It will allow us to know if the person living alone is okay, or not okay, and will route "situation analysis" reports to appropriate service organizations so that they can deliver timely intervention.
8. Nunavut Communities, Nunavut
Our communities will implement protective and preventative measures to reduce the risk of suicide in Nunavut, which is ten times the national average, and increase the amount and accessibility of peer support networks, educational resources and creative outlets that promote positive Mental Health to all Nunavummiut.
The Community, Connectivity, and Digital Access for Suicide Prevention in Nunavut is a collaborative effort to implement protective and preventive measures to reduce the risk of suicide in Nunavut through a decentralized and community-based digital health and wellness platform.
This platform will leverage digital access and connectivity to increase the availability and accessibility of mental health resources and support systems like peer to peer networks, educational initiatives, and creative outlets to all Nunavummiut. This includes an Inuktitut based digital literacy curriculum, improved and innovative network infrastructure, mobile applications, gamified interventions, digital art therapy, and permanent makerspaces available in each community.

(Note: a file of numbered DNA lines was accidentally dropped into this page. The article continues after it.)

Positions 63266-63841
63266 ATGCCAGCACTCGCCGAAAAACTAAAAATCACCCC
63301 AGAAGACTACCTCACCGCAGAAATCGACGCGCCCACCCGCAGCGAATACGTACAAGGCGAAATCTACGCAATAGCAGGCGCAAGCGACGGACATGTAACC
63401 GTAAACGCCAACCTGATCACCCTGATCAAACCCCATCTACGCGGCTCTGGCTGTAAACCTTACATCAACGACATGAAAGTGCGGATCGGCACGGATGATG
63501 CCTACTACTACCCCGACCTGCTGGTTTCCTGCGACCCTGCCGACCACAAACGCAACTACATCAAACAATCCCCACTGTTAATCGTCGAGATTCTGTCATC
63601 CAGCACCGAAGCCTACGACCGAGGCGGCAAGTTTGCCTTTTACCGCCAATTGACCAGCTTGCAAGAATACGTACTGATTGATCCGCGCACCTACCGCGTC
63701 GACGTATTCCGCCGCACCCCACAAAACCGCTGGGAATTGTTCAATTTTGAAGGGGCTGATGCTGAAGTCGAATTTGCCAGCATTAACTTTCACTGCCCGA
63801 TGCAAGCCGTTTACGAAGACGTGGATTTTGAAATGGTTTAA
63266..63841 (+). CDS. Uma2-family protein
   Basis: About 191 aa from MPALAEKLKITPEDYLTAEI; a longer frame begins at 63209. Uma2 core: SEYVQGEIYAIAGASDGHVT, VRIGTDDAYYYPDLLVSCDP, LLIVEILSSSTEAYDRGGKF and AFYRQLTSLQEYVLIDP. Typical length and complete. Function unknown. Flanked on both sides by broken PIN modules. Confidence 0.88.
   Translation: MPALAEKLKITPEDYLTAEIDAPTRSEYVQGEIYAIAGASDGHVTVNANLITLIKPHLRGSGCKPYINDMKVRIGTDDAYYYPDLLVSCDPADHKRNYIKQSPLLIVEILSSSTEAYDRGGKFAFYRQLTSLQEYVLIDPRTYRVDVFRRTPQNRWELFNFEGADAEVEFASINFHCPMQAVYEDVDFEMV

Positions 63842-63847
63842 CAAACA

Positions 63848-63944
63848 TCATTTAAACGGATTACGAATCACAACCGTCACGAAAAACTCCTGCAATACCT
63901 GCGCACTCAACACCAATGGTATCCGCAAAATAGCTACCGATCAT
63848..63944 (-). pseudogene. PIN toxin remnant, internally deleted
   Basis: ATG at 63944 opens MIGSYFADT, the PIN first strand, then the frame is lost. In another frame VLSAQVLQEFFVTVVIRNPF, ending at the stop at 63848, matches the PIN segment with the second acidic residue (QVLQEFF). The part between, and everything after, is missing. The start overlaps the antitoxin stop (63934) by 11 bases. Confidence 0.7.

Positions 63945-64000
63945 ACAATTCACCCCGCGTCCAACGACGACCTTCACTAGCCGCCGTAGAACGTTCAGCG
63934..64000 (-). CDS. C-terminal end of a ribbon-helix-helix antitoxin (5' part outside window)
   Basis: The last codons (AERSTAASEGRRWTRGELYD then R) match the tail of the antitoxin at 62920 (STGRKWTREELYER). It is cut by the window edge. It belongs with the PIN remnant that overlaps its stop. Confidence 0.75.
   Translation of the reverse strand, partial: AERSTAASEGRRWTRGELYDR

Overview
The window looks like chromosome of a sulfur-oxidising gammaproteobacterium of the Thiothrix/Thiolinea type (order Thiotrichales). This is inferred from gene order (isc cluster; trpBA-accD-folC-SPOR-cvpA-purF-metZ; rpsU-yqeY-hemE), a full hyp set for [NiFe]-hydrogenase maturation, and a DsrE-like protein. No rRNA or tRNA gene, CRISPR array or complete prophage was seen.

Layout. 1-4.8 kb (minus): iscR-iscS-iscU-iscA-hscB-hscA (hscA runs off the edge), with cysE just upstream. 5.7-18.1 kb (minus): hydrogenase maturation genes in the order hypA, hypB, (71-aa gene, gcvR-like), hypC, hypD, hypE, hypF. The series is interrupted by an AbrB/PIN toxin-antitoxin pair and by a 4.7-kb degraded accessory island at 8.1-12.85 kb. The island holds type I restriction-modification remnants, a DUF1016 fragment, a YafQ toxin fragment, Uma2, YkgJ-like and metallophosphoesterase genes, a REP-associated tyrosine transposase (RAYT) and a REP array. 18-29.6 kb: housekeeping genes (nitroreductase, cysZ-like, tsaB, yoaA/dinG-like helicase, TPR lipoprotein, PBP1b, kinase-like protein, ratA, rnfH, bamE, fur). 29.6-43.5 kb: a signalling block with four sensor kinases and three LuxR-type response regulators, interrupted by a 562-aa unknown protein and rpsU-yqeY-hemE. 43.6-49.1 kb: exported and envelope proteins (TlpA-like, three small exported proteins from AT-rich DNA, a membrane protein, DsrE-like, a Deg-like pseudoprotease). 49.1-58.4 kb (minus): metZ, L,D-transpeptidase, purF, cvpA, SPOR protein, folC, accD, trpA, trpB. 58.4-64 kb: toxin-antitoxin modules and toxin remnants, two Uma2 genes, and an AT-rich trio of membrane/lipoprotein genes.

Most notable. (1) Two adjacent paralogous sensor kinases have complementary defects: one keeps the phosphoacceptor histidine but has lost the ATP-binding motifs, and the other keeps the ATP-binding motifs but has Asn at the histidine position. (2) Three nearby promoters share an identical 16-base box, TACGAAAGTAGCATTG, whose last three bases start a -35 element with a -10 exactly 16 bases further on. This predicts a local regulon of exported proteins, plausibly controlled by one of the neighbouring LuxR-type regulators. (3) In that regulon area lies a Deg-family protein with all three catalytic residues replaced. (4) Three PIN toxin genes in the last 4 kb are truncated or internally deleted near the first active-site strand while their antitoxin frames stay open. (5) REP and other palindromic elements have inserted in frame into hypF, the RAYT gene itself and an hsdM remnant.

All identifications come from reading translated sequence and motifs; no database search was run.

This platform will rely heavily on community leadership and participation, and is based on Inuit Qaujimajatuqangit, the Inuit knowledge system and worldview, to provide the foundations upon which social, emotional, spiritual, cognitive, and physical well-being define health and wellness. It will provide Inuit youth with contemporary forms to engage with their heritage, reinforce Inuit language and enable cultural continuity through the use of technology. This is a transformative opportunity to incorporate a framework of cultural safety and trauma-informed care toward suicide prevention that is responsive to community needs.